My generation is often regarded as “selfish,” or “entitled.” While there may be a bit of truth to those labels, “selfish” and “entitled” have such negative connotations to them. I like to think of our generation as being hard-working but fed up with having nothing to show for it. The reason why some may feel we are “entitled” is because we seem angry about having worked hard throughout our college years, yet having very little to show for it.
I work in the marketing and advertising and it has always baffled me that many jobs in this field require so much of their candidates yet offer so little in return.
The other night, I was having a conversation with my friend, who has been active in the post-grad job search. She had expressed interest in working for a large Dallas-based advertising agency (I’m not going to name names, but if you know, you know.) She noted that although she had heard bad things about this agency’s internship, she still wanted the experience.
Coincidentally, I had applied for the same internship after graduating college and felt compelled to let her know that this agency only pays their interns $10 per hour. She added that she was aware of this and this agency also pays their interns $15 per hour if they have a master’s degree.
First of all, I hadn’t been aware that this agency requires their candidates with a master’s degree to go through an internship prior to full-time hiring. Second, expecting someone with a master’s degree to be content making $15 per hour is, to be frank, rather shitty. There’s no way someone who has gone through 6 to 8 years of school is able to pay back student loans, make rent and pay for other expenses only making $15 per hour.
It baffles me that this particular agency backs multi-million dollar brands, yet they seemingly can’t afford to pay their post-grad interns more than slightly above the minimum wage.
This isn’t the only agency guilty of offering their interns an unreasonable wage.
In December of 2017, I was offered the fellowship of a lifetime at a sports marketing agency in which I had been trying to get my foot in the door for over a year. The only issue with this fellowship was that the agency was only willing to pay me slightly above the minimum wage. Had it been based it Dallas, I might have been able to make it work, given my various side hustles here. However, the agency is based in Stamford, CT. Stamford is about an hour-long train ride to New York City, and everyone who knows me knows I’ve always dreamed of living in (or adjacent to) New York. It broke my heart to have to turn this fellowship down, however, surviving in the city with the means I was offered simply wasn’t realistic.
One of the good things about having a degree, along with years of experience in your field, is having learned the skills essential for performing the aspects of your dream job’s description on your own. What many people in similar predicaments as myself and my friend have opted to do is sell their marketing and advertising services on a freelance basis. Doing this allows people to utilize their skills and make money at their own discretion.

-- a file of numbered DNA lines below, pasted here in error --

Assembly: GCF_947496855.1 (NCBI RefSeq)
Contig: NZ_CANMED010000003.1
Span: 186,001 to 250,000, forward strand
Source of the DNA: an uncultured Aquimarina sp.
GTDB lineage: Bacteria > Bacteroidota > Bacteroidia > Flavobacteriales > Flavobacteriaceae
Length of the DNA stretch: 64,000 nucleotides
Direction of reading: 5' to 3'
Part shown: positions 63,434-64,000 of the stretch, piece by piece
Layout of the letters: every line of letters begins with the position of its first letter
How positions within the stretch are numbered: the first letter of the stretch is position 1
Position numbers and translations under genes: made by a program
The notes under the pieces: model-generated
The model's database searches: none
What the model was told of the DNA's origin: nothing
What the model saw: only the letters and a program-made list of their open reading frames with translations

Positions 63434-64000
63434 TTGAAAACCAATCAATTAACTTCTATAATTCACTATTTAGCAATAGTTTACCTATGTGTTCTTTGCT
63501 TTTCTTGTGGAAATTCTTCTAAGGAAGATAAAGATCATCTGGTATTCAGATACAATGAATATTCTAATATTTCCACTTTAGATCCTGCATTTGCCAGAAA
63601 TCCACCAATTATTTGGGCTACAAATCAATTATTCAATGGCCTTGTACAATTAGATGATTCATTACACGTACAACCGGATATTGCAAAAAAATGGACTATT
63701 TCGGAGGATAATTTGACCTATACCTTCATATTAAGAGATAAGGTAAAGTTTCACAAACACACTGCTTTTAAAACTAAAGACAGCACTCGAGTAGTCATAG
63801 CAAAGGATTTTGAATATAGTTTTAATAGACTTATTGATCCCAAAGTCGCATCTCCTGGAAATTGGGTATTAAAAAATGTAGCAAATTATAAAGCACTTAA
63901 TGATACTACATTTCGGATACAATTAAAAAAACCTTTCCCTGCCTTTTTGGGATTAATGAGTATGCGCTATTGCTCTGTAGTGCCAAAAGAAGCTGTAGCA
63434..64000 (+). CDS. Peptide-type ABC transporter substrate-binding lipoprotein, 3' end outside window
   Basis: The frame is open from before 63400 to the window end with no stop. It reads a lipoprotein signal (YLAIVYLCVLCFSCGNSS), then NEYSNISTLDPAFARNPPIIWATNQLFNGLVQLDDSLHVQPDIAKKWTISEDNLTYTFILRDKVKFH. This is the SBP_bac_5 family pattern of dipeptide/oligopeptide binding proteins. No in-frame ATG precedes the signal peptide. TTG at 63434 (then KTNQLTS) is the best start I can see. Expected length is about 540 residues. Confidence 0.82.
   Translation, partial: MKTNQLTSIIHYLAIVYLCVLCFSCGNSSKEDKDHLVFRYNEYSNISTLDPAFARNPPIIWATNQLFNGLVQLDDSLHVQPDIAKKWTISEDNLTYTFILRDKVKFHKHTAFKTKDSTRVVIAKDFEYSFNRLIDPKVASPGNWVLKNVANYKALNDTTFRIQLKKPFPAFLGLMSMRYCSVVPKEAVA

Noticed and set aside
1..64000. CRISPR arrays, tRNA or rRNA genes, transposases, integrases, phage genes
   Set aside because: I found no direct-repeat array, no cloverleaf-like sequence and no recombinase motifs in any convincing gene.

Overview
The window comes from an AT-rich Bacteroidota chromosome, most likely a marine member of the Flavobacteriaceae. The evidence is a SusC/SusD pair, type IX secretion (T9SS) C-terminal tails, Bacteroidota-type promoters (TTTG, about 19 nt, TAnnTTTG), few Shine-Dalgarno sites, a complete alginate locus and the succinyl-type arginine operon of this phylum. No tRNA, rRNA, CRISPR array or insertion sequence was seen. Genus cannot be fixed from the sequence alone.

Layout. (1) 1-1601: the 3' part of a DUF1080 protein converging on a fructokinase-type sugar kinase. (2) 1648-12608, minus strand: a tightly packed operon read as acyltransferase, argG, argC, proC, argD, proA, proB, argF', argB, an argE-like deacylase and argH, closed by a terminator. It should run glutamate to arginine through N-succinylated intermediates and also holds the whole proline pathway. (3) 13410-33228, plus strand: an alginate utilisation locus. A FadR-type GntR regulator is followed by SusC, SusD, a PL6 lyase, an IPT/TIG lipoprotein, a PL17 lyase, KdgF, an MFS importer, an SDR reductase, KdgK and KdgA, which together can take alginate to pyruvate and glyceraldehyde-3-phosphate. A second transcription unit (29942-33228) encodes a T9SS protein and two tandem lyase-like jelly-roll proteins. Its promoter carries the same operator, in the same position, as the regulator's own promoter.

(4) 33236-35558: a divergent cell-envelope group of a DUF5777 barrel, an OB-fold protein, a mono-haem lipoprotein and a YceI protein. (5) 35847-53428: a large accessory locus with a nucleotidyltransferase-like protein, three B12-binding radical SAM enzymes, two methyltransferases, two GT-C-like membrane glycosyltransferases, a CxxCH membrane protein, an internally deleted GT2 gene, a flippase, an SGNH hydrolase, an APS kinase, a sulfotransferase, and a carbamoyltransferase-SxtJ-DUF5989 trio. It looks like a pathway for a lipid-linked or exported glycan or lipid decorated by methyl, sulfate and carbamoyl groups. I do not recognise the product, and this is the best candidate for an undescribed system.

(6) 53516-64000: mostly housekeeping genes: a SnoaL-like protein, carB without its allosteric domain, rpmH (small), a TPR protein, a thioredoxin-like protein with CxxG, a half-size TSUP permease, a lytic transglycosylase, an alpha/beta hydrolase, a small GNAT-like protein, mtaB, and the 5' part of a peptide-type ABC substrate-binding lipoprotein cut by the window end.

Many people with degrees and backgrounds in marketing, advertising, or other related fields often sell copywriting, social media, or graphic design services on the side as a means of making extra cash. This allows those offering these services to reinforce their skills and build a solid portfolio.
I wouldn’t say I own my own business or company, however, I have done copywriting and social media management work for some clients outside of my full time job.
There are many upsides to providing services at your own discretion. For one, you get to set your own rates and prices (within reason), the money you pull in most likely won’t be taxed, and you get to work on your own time.
Now, that’s not to say you don’t have to “clock into a 9 to 5.” Don’t let those “motivational” Instagram accounts that contain pictures of Elon Musk and Mark Zuckerberg, with quoted statements that they never actually made, fool you. When working for yourself, you never really “clock out,” due to the fact that you always need to be open and available to your clientele. You also need to be able to meet your client’s deadlines and make sure your work exceeds their expectations. You never know when you’ll need someone to provide a recommendation on your behalf.
Working for oneself may seem more daunting than working in a 9 to 5 office environment, however, when people are doing what they’re good at and what they enjoy, they are willing to put in the extra effort. Millennials are finding comfort knowing that they can provide services at their own discretion and make money in times of economic uncertainty.
As a generation, we have worked too hard to be told that our skill sets are not worthy of being reasonably compensated. Older generations may deem this mentality “entitlement,” but most post-grad millennials I know work full time, along with having some sort of side hustle(s). Some see us as entitled individuals, but I see us as ambitious, self-aware, and resourceful individuals.